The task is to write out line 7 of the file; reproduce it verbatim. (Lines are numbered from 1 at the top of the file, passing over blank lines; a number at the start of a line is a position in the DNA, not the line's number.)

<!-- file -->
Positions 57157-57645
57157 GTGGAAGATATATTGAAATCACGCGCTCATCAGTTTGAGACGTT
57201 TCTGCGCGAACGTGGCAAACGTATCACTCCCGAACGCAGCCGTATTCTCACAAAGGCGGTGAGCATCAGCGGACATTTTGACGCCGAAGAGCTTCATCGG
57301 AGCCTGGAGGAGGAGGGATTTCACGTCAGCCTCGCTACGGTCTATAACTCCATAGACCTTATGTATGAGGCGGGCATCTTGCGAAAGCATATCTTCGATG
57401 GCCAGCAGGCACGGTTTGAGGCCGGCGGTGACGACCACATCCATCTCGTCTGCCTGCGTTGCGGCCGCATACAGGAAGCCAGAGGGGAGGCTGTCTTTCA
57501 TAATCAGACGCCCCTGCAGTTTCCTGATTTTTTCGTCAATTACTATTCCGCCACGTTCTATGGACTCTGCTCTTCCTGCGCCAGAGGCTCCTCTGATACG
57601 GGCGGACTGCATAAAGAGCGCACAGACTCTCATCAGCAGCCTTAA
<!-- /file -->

57601 GGCGGACTGCATAAAGAGCGCACAGACTCTCATCAGCAGCCTTAA